Royal Dutch Shell Evaluation of Oil Reserves — страница 10

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fluctuations and speculations nowadays and in many cases, the price on December 31st may not reflect fully the actual average market price for oil. The problem is that the FASB standard was issued in 1981, year before the trading of oil begun on NYMEX. Before that, prices were partly regulated by national governments and were normally posted by buyers, so that not much of the volatility was experienced (CERA, 2005, p 20). Although, deregulation of oil markets made it another tradable commodity with highly volatile prices, yet the rules remained unchanged. The inconsistencies in the SMOG approach are well recognized and explained by the FASB itself. It is admitted that this measure cannot provide the investors with the present value of the oil reserves, but rather is aimed on

providing the standardized measurement. This measure should be a compromise between the need to give a complete information to the investors and the industry constrains that would have to put too much time and effort into the SMOG calculation if any estimations were involved in the measurement (FASB Standard 69, 1981). Indeed, the fact that SMOG does not give companies’ management too many degrees of freedom in the calculation process enables the investors to make their own calculation and compare among different companies in the industry. In this study, SMOG would be functional for the calculations in Chapter 4, where the estimation of future operational and exploration expenditures as well as the estimation of future income taxes will be required. At December 31st 2003,

the standardized measure of net cash flow of Royal Dutch Shell Group of Companies was $53.8 billion and the future inflow from oil and gas sales were $281.9 billion that is based on the year-end oil price of $26.66/bbl and natural gas prices of 17.30/boe. Full statement of Standardized Discounted Future Net Cash Flow can be found in Exhibit 2.1. The above-mentioned figures clearly cannot be seen as a meaningful estimate of the value of company’s oil reserves for several reasons. First, it is impossible to determine the production schedule of the company. Second, as it is required by FASB the oil prices are set to the value in the end of 2003. Third, the discounting is made with 10% rate, which should represent the weighted average cost of capital at Royal Dutch Shell. It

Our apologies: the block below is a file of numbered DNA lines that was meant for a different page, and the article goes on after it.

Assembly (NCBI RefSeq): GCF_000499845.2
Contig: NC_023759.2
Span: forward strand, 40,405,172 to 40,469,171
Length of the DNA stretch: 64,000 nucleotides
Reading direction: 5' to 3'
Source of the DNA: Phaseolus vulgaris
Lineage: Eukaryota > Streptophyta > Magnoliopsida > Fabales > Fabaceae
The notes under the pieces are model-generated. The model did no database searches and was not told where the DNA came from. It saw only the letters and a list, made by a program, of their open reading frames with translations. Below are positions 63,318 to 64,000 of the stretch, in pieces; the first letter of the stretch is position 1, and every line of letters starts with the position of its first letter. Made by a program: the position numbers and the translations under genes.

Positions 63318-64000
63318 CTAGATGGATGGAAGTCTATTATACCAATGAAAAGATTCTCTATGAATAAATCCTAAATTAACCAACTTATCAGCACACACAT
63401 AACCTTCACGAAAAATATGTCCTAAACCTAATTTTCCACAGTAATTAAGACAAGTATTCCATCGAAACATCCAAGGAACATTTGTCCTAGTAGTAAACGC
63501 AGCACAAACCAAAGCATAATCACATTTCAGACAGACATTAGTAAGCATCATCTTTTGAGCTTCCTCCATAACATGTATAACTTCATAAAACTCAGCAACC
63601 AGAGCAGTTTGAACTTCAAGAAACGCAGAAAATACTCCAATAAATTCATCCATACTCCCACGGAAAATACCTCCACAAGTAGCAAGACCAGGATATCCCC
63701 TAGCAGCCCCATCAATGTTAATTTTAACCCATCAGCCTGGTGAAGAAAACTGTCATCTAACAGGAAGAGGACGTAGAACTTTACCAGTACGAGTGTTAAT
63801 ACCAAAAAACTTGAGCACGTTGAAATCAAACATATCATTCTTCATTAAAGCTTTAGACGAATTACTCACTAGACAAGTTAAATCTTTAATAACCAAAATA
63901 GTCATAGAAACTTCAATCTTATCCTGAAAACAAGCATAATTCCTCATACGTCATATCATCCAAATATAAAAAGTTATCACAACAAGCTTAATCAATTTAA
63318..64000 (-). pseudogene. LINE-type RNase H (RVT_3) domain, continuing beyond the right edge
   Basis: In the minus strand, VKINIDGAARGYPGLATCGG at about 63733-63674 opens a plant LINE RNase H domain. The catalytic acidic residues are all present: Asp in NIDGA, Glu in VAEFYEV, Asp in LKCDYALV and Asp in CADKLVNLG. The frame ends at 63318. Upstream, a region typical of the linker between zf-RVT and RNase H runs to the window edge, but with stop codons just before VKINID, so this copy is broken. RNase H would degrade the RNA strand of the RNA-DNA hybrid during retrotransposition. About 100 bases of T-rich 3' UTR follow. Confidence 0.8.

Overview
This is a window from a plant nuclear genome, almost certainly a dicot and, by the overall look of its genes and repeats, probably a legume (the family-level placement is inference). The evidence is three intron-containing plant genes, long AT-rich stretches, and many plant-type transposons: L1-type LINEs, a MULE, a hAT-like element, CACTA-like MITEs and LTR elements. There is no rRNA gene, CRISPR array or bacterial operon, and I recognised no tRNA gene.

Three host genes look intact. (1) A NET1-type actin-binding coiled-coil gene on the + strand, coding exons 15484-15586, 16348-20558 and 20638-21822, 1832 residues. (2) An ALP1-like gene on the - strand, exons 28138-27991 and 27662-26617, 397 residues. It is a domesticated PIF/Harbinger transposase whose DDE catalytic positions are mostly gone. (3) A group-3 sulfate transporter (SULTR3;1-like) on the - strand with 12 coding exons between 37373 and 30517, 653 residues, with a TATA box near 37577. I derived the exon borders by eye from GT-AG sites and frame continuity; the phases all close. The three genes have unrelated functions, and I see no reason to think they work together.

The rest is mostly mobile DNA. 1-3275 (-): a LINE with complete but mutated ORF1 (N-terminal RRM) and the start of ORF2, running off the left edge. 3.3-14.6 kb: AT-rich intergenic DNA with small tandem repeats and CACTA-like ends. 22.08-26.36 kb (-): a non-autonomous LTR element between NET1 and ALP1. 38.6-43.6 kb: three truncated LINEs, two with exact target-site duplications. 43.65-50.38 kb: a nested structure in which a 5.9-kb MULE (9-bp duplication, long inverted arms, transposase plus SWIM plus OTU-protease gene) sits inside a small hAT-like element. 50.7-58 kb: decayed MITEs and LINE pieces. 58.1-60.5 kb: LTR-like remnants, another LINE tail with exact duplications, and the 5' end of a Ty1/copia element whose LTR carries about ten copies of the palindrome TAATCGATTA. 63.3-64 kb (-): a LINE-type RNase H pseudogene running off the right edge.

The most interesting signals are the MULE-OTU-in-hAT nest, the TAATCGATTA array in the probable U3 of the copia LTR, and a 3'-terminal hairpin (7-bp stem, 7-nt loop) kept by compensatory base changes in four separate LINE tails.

will be shown in Chapter 4 that this measure is inappropriate and that Rwacc for RDS should be set at about 7.2%. Although the figures themselves are hardly reliable, one can take it as a starting point for the further calculations. Also, in the Chapter 4 SMOG report will be used in order to determine the tax rate and operational margins for oil and gas production in different regions. Now, after the picture of how the reporting is conducted is more or less clear, let us move further and see what role did the complication of the reporting played in the recent oil resources scandal by RDS. 2.3 Mis-presentation and Restatement of Oil Reserves by Shell Management As it was shown in the previous sections, the way in which company reports quantity and value of its oil reserves is

rather complex and hardly provides the investors with the information that is to any extend close to the reality. Eventually, this should have resulted in a major misuse of the accounting standards and that is exactly what happened to RDS Group’s oil reserves. Between January 9 and April 19, 2004, Shell announced the reclassification of 4.47 billion barrels of oil equivalent, or approximately 23% of previously reported “proved reserves,” because they did not correspond to the definition of applicable law as it is required by SEC Rule 4-10 therefore the large quantity of reserves had to be stated as “un-proved” and in accordance to the SEC and FASB rules have to be virtually excluded from the company’s balance sheet. Shell also announced a

reduction in its Reserves Replacement Ratio. The Reserve Replacement Ratio (RRR) is probably one most significant figure in the oil industry, which is serving as a basis of long run analysis for the oil and gas companies. This is a ratio of oil production in any particular period to the quantity of new oil reserves discovered and booked as proved. In other words the ratio is aimed to measure whether the company is discovering less resources than it produces and eventually will have to reduce or even shut down the production (this is in case RRR is less than 100%) or will be able to sustain or increase the level of production in the long run (this is in case RRR is equal or greater than 100%) Although, restatement of oil reserves is a normal practice in the oil companies, in case